A Talk on the Wild Side.
Earlier this week, the New York Times published an article titled “Loving the Chambered Nautilus to Death.” How could this be possible? Have we really turned the tides of fate for the chambered nautilus simply by loving it too much?
Wait, what’s that you say? What is a chambered nautilus? Oh, you know. It’s a cephalopod with six generally recognized species contained within two genera. Still not ringing a bell?
Perhaps, a photo would help:
In a word, the nautilus is beautiful. The nautilus’s meticulously designed shell with its spiral shape, intricate chambers, and exquisite coloring make it highly sought after for the curio and tourist markets. The species is internationally traded as shell products, jewelry, unworked shell, trim, and even live animals.
More than 579,000 items containing nautilus were imported into the United States between 2005 and 2008, mainly from the Philippines, Indonesia and China. Approximately 99 percent of those items were reported to contain nautilus harvested from the wild.
So, now you know that the nautilus is beautiful and often marketed as a souvenir or other trinket. But, did you also know that these slow-growing, long-lived animals can take up to 15 years before they are able to reproduce? The nautilus is a cephalopod, a classification of animals that includes octopus and squid; though nautiluses are the only cephalopods that have an external shell. This strong outer shell allows them to travel to depths of nearly 2,000 feet.
A quick review of the nautilus’ life history traits coupled with the knowledge of its role in international trade, raises the obvious question-- “Is this trade sustainable?” In 2008, we received a suggestion from the Humane Society of the United States (HSUS) and Humane Society International (HSI) that we consider proposing regulation of the global trade in chambered nautilus through a CITES Appendix-II listing.
The Convention on International Trade in Endangered Species (CITES) is a global treaty designed to prevent species from becoming endangered or extinct as a result of international trade. The text of the Convention was finalized in Washington, D.C., and the treaty entered into force in 1975. Today, with 175 member countries (called Parties), there are few countries that do not belong to this multinational treaty. In the United States, CITES implementation is delegated to the U.S. Fish and Wildlife Service’s International Affairs Program.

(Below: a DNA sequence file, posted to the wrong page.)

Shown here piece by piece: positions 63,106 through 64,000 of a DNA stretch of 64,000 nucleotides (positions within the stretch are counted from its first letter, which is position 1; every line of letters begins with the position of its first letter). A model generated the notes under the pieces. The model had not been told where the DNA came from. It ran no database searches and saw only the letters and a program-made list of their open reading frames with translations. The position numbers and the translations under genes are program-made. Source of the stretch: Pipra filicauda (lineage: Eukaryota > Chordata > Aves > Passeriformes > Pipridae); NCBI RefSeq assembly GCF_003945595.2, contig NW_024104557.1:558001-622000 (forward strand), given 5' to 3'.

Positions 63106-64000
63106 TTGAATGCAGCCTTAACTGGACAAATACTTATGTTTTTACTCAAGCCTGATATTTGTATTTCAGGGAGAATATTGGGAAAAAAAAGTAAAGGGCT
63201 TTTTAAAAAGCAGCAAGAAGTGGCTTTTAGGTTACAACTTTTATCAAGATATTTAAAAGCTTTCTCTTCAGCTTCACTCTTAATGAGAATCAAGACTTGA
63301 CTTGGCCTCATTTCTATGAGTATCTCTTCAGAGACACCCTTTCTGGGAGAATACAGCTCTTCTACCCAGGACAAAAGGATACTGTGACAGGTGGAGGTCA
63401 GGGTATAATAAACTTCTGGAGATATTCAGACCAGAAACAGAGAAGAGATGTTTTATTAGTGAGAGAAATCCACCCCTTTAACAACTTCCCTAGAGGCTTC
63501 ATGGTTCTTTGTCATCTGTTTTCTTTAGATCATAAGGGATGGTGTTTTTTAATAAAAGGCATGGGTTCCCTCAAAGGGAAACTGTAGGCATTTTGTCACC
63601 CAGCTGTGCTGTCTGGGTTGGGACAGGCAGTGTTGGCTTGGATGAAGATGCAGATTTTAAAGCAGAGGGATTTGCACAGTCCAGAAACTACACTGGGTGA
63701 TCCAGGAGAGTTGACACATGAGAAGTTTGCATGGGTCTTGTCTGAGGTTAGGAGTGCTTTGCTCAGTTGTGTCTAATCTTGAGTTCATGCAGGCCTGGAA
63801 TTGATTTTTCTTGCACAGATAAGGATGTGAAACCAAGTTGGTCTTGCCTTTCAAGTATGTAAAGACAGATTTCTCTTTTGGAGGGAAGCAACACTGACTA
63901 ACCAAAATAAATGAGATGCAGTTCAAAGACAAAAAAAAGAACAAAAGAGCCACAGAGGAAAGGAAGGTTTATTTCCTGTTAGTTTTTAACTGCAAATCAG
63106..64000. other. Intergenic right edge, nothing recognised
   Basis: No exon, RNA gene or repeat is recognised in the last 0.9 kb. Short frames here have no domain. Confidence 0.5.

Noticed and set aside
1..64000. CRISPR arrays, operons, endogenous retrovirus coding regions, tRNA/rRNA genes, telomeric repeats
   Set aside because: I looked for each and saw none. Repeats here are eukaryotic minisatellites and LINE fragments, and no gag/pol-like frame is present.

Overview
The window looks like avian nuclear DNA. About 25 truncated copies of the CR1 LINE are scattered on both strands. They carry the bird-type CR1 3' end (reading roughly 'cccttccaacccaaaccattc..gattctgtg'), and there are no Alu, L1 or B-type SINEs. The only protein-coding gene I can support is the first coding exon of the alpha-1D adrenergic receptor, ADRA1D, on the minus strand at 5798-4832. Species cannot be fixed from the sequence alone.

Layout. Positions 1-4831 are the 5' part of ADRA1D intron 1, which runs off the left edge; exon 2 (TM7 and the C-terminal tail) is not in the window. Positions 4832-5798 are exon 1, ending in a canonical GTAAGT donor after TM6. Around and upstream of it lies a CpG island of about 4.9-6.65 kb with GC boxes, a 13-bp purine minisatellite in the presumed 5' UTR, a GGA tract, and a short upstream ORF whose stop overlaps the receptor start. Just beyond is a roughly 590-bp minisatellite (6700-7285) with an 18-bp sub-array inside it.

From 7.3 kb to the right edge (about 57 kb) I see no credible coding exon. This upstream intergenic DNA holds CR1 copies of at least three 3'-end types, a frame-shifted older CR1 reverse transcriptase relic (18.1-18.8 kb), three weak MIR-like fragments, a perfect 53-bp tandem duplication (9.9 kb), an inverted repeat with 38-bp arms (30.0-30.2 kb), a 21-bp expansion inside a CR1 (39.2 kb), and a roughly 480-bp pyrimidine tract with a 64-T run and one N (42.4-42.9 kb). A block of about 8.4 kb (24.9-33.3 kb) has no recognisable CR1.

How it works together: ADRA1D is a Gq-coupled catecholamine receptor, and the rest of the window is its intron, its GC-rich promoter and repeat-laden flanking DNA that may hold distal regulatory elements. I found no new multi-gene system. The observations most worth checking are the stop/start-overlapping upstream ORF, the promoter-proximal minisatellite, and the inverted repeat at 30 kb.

More than 34,000 species impacted by international trade are protected under CITES, including over 5,000 species of animals and nearly 29,000 species of plants. For CITES-listed species, international trade is regulated through CITES documentation that meets certain permit or certificate requirements.
At the time of the suggestion from HSUS and HSI, we did a thorough review of international trade data, existing laws, and biological science. Simply put, there wasn’t enough data. To meet the requirements of CITES, enough information must be available to fully assess the status of the species and the impact of international trade on it.
Of course, that doesn’t mean that we aren’t concerned about the nautilus. The life history traits of the nautilus do make it vulnerable to overharvest. We’re funding research that will help us learn more about the status of the global nautilus population. We continue to track new research and gather information so that we can make sure that the nautilus isn’t “loved to death.”